Stephen Curry
Stephen Curry looking for his third NBA Championship after helping the Golden State Warriors to their fourth straight final. In this picture, Curry #30 of the Golden State Warriors works out during the 2018 NBA Finals Media Day at ORACLE Arena in Oakland, California, May 30, 2018. Ezra Shaw/Getty Images

The Golden State Warriors and the Cleveland Cavaliers will meet in the NBA Finals for a fourth straight year with the former holding a 2-1 advantage having won in 2015 and 2017.

Going into the finals, the focus will be on Stephen Curry and LeBron James going into the finals – the two key players for the Warriors and Cavaliers respectively.

James has almost single handedly carried his team to the finals – he has played more games this season than any other during his career. He averaged 34 points, 9.2 rebounds and 8.8 assists throughout the playoffs without which they were unlikely to have gone past the first round.

Curry, on the other hand, missed the Warriors’ first playoff round as he was still recovering from the Grade 2 MCL sprain in his left knee that he suffered in March during the regular season. The point guard returned during Game 2 of their Western Conference semi-finals against the New Orleans Pelicans and has been slowly trying to get back into the groove.

The two-time MVP struggled to find his best form during the West finals against the Houston Rockets, but seemed to back at his best when it was needed in Game 7. Curry scored 27 points, 10 assists and nine rebounds as they went on to win 101-92.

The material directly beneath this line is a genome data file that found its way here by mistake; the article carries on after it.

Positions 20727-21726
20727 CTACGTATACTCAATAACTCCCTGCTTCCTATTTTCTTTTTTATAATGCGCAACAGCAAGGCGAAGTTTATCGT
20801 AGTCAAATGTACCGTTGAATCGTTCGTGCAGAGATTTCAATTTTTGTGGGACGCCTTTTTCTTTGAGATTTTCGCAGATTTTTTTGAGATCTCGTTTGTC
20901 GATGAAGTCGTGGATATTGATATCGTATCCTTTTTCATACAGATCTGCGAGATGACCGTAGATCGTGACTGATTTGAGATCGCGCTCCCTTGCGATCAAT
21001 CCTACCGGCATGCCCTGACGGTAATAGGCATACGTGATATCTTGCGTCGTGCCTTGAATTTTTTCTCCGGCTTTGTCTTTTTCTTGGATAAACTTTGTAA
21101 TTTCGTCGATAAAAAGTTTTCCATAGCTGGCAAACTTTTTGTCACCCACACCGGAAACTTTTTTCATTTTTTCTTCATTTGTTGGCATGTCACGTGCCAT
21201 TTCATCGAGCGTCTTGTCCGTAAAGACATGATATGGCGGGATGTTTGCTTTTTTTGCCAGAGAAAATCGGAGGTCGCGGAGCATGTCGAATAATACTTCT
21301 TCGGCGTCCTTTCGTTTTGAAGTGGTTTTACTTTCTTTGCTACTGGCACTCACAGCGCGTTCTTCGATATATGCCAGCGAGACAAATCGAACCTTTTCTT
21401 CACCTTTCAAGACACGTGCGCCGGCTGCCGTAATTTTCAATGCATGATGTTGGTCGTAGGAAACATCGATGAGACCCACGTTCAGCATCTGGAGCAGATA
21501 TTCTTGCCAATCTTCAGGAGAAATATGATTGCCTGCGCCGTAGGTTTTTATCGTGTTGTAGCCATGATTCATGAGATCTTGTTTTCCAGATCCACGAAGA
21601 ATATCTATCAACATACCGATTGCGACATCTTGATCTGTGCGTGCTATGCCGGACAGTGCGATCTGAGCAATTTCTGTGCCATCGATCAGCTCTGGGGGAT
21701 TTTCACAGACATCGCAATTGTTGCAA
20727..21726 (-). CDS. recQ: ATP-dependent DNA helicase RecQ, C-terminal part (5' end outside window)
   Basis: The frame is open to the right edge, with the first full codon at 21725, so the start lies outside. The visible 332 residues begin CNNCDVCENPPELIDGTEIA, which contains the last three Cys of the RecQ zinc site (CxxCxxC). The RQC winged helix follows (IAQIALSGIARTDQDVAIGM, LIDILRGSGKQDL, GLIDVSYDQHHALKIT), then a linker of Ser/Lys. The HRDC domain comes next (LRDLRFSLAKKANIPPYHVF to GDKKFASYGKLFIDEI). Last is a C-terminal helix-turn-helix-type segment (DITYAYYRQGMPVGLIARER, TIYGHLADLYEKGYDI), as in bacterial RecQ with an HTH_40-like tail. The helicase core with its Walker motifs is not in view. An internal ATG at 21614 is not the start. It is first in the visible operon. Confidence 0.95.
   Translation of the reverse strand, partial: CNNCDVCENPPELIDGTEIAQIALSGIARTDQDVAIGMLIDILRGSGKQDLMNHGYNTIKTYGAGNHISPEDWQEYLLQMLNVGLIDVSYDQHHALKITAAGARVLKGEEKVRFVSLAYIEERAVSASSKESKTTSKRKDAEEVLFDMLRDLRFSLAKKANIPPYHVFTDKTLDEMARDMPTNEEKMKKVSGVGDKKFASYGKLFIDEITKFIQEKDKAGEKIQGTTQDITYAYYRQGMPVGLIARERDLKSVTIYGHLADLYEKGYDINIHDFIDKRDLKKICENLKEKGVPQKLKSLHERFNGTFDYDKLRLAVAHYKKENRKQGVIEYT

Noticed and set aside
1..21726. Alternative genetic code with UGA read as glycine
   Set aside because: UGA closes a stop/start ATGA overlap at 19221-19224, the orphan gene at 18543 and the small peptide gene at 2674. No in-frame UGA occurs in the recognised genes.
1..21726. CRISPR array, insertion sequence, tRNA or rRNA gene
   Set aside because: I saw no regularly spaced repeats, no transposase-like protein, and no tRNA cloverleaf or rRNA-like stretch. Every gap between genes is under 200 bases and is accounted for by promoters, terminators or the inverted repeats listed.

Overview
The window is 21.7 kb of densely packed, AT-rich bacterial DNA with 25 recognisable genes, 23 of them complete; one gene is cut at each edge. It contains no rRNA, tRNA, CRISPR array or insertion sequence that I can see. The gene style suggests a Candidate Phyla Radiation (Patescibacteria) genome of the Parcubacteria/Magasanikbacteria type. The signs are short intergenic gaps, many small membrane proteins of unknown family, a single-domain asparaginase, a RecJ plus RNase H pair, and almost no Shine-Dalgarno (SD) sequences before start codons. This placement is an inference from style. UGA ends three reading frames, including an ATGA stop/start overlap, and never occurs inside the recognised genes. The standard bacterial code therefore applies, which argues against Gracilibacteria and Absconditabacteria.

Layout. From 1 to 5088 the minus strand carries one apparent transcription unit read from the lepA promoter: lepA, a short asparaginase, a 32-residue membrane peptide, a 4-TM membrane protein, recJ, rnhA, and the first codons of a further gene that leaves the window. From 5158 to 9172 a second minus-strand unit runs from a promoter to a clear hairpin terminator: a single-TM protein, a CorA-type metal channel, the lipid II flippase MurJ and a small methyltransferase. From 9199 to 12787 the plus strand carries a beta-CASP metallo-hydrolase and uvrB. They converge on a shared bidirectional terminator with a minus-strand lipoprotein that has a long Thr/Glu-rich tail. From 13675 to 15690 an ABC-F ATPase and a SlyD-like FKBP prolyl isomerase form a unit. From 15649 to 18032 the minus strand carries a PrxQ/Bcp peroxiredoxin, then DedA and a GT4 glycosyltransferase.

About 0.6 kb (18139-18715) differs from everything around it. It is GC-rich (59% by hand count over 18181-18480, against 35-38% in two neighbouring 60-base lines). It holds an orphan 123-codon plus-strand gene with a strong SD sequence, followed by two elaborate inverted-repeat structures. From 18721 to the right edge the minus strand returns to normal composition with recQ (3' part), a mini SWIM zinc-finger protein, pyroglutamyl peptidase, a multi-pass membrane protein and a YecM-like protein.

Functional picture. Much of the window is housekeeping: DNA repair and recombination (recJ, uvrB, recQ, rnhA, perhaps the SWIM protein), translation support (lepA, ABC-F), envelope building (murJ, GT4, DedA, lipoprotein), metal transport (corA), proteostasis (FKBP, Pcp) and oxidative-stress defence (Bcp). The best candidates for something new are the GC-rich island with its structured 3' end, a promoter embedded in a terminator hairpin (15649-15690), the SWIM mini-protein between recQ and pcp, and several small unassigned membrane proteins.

The Cavaliers are aware the Warriors’ offense runs through Curry despite Kevin Durant being one of their most prolific scorers. Cavaliers coach Tyronn Lue believes his team will have a chance if they manage to contain Curry and not allow him to have easy shots.

George Hill is likely to be tasked with defending Curry during the finals, but the Cavaliers coach has revealed that they have a different plan for the star point guard with multiple players expected to be thrown at him in order to make him uncomfortable.

Lue is aware they will not be able to nullify is impact completely and he will make some difficult shots, but their focus is going to be to cut out the easy shots and not lose him in transition.

“I thought we’ve had that in the past. Kyrie’s done a good job on him. I thought Shump did a good job on him. Multiple guys are gonna be thrown at Steph,” Lue told Spencer Davies of USA Today. “He’s a tough player, he’s gonna take a lot of shots, he’s gonna make some tough shots, we understand that.”

“But we want to be physical, stay on his body. Just being alert and taking away those easy baskets like – losing him in transition or we turn our head, he moves and gets a wide open three or an offensive rebound, he moves and we don’t lock into him. Those are the ones we want to take away.

“We know he is gonna score because he’s gonna get a lot of shots and he’s gonna make some tough shots. We just got to make sure we take away the easy ones,” the Cavaliers coach added.